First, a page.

3D ‘BrainSpheres’ From Stem Cells Bring Unique Research Opportunities
Three-dimensional (3D) “BrainSpheres” made from human stem cells may be a promising new model for investigating the mechanisms that underlie Parkinson’s disease, a study has found.
When treated with certain toxins, the spheres, which are composed of functional nerve and support cells, showed molecular changes similar to those observed in commonly used animal models, the researchers reported.
“[Stem cell]-derived 3D models bring a great opportunity to study neurodegenerative diseases,” the researchers wrote, adding, “future variants of the model might be a useful tool to better understand the mechanisms of the disease and explore the use of new potential curative drugs.”
The study, “Human IPSC 3D brain model as a tool to study chemical-induced dopaminergic neuronal toxicity,” was published in Neurobiology of Disease.
Many animal models of Parkinson’s exist and are widely used to study the disease’s mechanisms. Usually, the models involve treatment with certain toxic compounds that mimic the dopamine cell loss observed in Parkinson’s patients.
While each has its own strengths, these existing methods may not always fully reflect the human disease, the researchers noted.
To address this, an international team of researchers developed a new technique that relies on the use of human stem cells — a type of cell with the potential to form almost any type of cell in the body — to generate a 3D “brain” in cell cultures that mimic the function of the human brain. These model brains, called BrainSpheres, contain all of the cell types, including dopamine neurons, that human brains do.
The team examined whether three toxic substances that are known to kill dopamine cells and mimic the symptoms of Parkinson’s in animal models could do the same in BrainSpheres.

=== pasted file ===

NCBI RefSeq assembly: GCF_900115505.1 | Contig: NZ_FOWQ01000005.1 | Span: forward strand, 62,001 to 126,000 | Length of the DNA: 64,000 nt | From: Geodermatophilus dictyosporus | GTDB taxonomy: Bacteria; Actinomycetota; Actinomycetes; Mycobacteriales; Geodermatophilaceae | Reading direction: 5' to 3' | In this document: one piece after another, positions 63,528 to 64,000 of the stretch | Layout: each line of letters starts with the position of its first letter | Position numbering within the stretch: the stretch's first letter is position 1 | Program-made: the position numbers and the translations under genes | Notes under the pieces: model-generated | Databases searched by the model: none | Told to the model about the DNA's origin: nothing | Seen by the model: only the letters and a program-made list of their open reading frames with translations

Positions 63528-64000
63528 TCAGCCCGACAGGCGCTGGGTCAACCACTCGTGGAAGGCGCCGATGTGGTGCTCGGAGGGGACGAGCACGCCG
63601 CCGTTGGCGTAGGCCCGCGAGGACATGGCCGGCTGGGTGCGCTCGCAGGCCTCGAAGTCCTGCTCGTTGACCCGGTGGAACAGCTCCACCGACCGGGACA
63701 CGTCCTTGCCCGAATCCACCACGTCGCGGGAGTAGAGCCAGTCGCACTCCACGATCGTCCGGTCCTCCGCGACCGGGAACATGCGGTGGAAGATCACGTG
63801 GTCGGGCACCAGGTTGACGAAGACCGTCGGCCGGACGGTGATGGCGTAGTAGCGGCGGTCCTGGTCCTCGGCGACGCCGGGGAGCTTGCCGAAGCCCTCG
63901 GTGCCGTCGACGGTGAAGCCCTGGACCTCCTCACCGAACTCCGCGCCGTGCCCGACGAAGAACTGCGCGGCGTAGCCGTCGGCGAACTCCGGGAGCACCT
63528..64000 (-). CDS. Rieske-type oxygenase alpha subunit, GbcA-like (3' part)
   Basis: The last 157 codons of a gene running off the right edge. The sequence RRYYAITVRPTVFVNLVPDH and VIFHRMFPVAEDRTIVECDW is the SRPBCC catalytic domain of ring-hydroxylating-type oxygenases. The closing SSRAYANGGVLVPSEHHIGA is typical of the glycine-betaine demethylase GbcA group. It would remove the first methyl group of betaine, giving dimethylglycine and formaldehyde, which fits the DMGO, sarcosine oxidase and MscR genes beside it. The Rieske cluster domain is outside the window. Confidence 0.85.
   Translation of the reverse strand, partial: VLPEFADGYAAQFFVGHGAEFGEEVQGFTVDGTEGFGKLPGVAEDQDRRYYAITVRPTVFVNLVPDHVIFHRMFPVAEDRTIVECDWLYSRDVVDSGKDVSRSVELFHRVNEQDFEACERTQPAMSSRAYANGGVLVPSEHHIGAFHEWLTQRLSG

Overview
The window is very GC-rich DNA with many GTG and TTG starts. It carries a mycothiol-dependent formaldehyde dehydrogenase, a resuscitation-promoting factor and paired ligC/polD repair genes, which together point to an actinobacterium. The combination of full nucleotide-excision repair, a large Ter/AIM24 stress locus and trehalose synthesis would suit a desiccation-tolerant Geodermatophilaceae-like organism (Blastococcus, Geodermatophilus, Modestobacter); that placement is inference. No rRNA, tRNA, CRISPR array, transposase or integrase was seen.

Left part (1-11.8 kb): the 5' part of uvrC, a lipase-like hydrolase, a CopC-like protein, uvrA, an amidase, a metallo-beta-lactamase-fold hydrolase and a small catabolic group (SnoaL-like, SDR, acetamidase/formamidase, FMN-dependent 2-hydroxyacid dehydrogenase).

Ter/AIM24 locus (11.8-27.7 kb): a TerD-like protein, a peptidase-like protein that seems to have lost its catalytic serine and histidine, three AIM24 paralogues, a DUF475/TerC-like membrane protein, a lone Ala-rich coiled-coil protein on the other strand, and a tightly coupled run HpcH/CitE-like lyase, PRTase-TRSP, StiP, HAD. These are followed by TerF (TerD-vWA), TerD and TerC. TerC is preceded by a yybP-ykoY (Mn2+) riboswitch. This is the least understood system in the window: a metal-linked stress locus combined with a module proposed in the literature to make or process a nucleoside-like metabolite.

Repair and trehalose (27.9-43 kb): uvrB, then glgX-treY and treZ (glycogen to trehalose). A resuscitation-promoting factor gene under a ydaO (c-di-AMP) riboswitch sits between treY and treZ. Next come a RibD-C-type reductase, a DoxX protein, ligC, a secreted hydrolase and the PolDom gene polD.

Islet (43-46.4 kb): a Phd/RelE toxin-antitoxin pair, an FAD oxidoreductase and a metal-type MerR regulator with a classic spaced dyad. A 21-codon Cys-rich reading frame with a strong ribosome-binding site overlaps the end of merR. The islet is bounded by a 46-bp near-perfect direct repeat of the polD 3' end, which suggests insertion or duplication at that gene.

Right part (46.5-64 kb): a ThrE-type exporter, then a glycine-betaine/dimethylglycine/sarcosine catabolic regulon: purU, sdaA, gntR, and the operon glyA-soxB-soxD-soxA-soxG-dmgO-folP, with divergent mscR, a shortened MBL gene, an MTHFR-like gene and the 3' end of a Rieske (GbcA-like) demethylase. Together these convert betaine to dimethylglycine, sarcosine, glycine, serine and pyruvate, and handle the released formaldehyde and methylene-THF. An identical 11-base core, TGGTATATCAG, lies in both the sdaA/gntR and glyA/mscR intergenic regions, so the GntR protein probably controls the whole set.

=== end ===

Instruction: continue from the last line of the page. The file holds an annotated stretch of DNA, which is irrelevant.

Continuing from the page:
Specifically, the toxic substances were: 6-OHDA, MPTP, and MPTP’s active metabolite, MPP+.
Usually, all three of the substances are toxic to living cells, or cytotoxic. In animals, they can contribute to cell death in part through mediating a process called oxidative stress. This refers to an imbalance between the production of toxic reactive oxygen species and the antioxidants that help clear them, leading to cellular stress. Disruptions in the function of mitochondria — cellular compartments involved in producing energy, are also thought to be involved.
Results overall showed that after a 24-hour exposure, all of the chemicals were able to cause cell death, lower mitochondrial function, and increase the production of reactive oxygen species as would be expected from their effects in animal models.
In parallel, the levels of several genes known to be involved in oxidative stress were increased, and levels of genes involved in mitochondria function were altered.
As is seen in animal models, the dopamine neurons seemed to be particularly susceptible to the toxic effects of the compounds.
Normally, the brain is protected from potential toxins by the blood-brain barrier, making it difficult for some substances, like 6-OHDA, to pass through. However, the researchers found that similarly to observations in animal models, the treatment could disrupt the cells of the blood-brain barrier, making it more permeable.
While all three compounds affected these processes to some degree, each seemed to have slightly different mechanisms leading to dopamine neuron loss, the researchers said. Overall, 6-OHDA was the most potent cytotoxic agent against dopamine cells in the BrainSpheres.
Overall, the findings show that BrainSpheres, when used in combination with compounds that produce Parkinson’s symptoms, produce molecular changes that are similar to those observed in animal models.
This means that the technique may be a good alternative for studying disease mechanisms, the researchers noted. Advantages of the approach include its cost-effectiveness, quickness, and potential to better translate to the human condition compared with animal models, they added.
“The use of human [stem cells] makes the model more relevant for human disease, which may be a major advantage for translational drug-discovery,” the team wrote.
The team noted that the findings are just a launch point, and that future modifications might make the technology even more useful.
For example, BrainSpheres could be produced from Parkinson’s patients with certain risk mutations or disease features, allowing for even more relevant ways of investigating the human disease.
“This approach enables studies of gene-environment interactions on a personalized level using patients [stem cells] and thus may promote precision medicine for [Parkinson’s].”